Danbury, Connecticut, the well-heeled Smith College alumna is now inmate
#11187–424—one of the millions of people who disappear “down the rabbit
hole” of the American penal system. From her first strip search to her
final release, Kerman learns to navigate this strange world with its
strictly enforced codes of behavior and arbitrary rules. She meets women
from all walks of life, who surprise her with small tokens of
generosity, hard words of wisdom, and simple acts of acceptance.
Heartbreaking, hilarious, and at times enraging, Kerman’s story offers a
rare look into the lives of women in prison—why it is we lock so many
away and what happens to them when they’re there."
I have to watch the show, since I've been told to a million times, so I figured I should also read the book! Thank you Tamra for showing me that a book even exists! If you like the show and you're not a reader, this might be a good way to start!
7. The Mystery of Lewis Carroll: Discovering the Whimsical, Thoughtful, and Sometimes Lonely Man Who Created Alice in Wonderland by Jenny Woolf
Lewis Carroll was
brilliant, secretive and self contradictory. He reveled in double
meanings and puzzles, in his fiction and his life. Jenny Woolf’s The Mystery of Lewis Carroll shines a new light on the creator of Alice In Wonderland and
brings to life this fascinating, but sometimes exasperating human being
whom some have tried to hide. Using rarely-seen and recently discovered
sources, such as Carroll’s accounts ledger and unpublished
correspondence with the “real” Alice’s family, Woolf sets Lewis Carroll
firmly in the context of the English Victorian age and answers many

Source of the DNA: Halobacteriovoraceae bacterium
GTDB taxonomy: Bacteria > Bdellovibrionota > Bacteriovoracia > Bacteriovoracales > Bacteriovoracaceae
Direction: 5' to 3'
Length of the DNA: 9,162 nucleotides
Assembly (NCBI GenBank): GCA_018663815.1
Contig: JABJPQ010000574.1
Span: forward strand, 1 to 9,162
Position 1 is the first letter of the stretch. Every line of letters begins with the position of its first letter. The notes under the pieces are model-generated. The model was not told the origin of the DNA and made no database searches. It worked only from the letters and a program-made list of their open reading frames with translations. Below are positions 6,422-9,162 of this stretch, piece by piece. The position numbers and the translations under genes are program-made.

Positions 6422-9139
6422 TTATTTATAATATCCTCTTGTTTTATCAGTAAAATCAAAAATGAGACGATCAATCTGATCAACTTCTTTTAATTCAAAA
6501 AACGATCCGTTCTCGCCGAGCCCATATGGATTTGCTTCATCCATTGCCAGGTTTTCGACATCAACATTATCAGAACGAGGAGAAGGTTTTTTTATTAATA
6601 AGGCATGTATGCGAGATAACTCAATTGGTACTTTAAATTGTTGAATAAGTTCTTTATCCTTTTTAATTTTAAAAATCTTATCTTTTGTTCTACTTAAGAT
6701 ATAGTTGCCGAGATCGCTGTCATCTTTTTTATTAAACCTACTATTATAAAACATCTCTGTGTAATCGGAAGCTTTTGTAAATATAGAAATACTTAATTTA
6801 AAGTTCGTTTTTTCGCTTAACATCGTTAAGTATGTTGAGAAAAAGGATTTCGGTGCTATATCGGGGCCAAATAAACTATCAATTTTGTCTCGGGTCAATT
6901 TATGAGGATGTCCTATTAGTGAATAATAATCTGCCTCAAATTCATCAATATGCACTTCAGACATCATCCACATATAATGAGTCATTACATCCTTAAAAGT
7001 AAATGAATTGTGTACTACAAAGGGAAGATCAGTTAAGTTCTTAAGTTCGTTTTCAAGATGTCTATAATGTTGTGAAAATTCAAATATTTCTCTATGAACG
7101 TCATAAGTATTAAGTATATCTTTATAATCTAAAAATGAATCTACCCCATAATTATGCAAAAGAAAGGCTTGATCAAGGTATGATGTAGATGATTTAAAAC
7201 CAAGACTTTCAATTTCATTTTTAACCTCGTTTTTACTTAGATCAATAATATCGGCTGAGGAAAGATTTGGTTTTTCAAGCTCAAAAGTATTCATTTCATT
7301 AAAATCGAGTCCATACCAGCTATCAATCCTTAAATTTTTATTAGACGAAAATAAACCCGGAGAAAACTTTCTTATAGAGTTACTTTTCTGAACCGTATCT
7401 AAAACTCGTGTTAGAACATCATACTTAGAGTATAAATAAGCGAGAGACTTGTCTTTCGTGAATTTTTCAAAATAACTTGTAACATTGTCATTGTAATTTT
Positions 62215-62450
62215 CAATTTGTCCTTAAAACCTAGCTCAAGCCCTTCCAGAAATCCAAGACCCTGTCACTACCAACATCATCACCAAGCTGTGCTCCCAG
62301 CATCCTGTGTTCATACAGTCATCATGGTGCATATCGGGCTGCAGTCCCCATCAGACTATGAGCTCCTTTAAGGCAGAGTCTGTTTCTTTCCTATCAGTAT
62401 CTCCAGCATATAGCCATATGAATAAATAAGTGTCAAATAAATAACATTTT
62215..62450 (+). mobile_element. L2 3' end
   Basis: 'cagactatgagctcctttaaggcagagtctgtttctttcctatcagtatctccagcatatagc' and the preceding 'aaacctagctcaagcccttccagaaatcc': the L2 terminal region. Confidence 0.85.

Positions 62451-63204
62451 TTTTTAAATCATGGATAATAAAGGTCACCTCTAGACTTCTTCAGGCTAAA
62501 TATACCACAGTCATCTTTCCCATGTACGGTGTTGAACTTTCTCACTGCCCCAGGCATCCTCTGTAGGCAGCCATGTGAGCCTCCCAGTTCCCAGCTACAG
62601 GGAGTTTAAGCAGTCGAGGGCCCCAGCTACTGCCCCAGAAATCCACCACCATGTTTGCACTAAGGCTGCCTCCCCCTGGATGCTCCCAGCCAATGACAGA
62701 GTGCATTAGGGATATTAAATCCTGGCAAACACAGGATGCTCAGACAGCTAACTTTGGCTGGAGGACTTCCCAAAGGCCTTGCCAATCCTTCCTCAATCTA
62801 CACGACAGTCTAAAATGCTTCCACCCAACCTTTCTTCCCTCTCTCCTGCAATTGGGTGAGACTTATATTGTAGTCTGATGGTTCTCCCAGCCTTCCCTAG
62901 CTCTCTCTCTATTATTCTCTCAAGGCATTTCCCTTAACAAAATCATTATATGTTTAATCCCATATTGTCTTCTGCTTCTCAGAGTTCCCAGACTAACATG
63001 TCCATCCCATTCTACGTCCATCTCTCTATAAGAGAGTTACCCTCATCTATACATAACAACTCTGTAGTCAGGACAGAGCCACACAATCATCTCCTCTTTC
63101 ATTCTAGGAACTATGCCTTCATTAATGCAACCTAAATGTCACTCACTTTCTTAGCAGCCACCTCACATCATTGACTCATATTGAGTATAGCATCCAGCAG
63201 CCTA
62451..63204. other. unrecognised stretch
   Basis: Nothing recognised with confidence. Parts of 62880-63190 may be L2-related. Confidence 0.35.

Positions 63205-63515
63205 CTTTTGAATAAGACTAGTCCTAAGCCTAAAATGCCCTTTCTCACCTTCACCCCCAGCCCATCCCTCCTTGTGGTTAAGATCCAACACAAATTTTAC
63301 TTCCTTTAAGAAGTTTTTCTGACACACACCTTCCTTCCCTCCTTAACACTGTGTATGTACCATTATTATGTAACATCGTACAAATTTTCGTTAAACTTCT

intriguing questions about the man who wrote the Alice books, such as:
• Was it Alice or her older sister that caused him to break with the Liddell family?
• How true is the gossip about pedophilia and certain adult women that followed him?
• How true is the “romantic secret” which many think ruined Carroll’s personal life?
• Who caused Carroll major financial trouble and why did Carroll successfully conceal that person’s identity and actions?
answers these and other questions to bring readers yet another look at
one of the most elusive English writers the world has known."
I love Alice in Wonderland and I read a novel about Lewis Carroll and the girl that inspired Alice entitled Alice I Have Been by Melanie Benjamin that I really enjoyed. Once I saw this biography I knew I had to read it. Authors have so many interesting back stories that inspire their works and I can't wait to read more about Lewis Carroll's.
8. Steve Jobs by Walter Isaacson
From best-selling author Walter Isaacson comes the landmark biography of Apple co-founder Steve Jobs.
Steve Jobs: The Exclusive Biography, Isaacson provides an extraordinary
account of Jobs' professional and personal life. Drawn from three years
of exclusive and unprecedented interviews Isaacson has conducted with
Jobs as well as extensive interviews with Jobs' family members and key
colleagues from Apple and its competitors, Steve Jobs: The Exclusive
Biography is the definitive portrait of the greatest innovator of his
Being a Mac and Apple girl (other than my Samsung Galaxy S5, sorry not sorry) I'm intrigued by the innovator behind the trademark apple with the bite out of it. Again Walter Isaacson writes about a powerhouse in another applauded biographical novel.
9. Coco Chanel: The Legend and the Life by Justine Picardie
The story of Chanel begins with an abandoned child, as lost
as a girl in a dark fairy tale. Unveiling remarkable new details about
Gabrielle Chanel's early years in a convent orphanage, and her flight
into unconventional adulthood, Justine Picardie explores what lies
beneath the glossy surface of a mythic fashion icon.
light on her passionate and turbulent relationships, this beautifully
constructed portrait gives a fresh and penetrating look at how Coco
Chanel made herself into her own most powerful creation. An
authoritative account, based on personal observations and interviews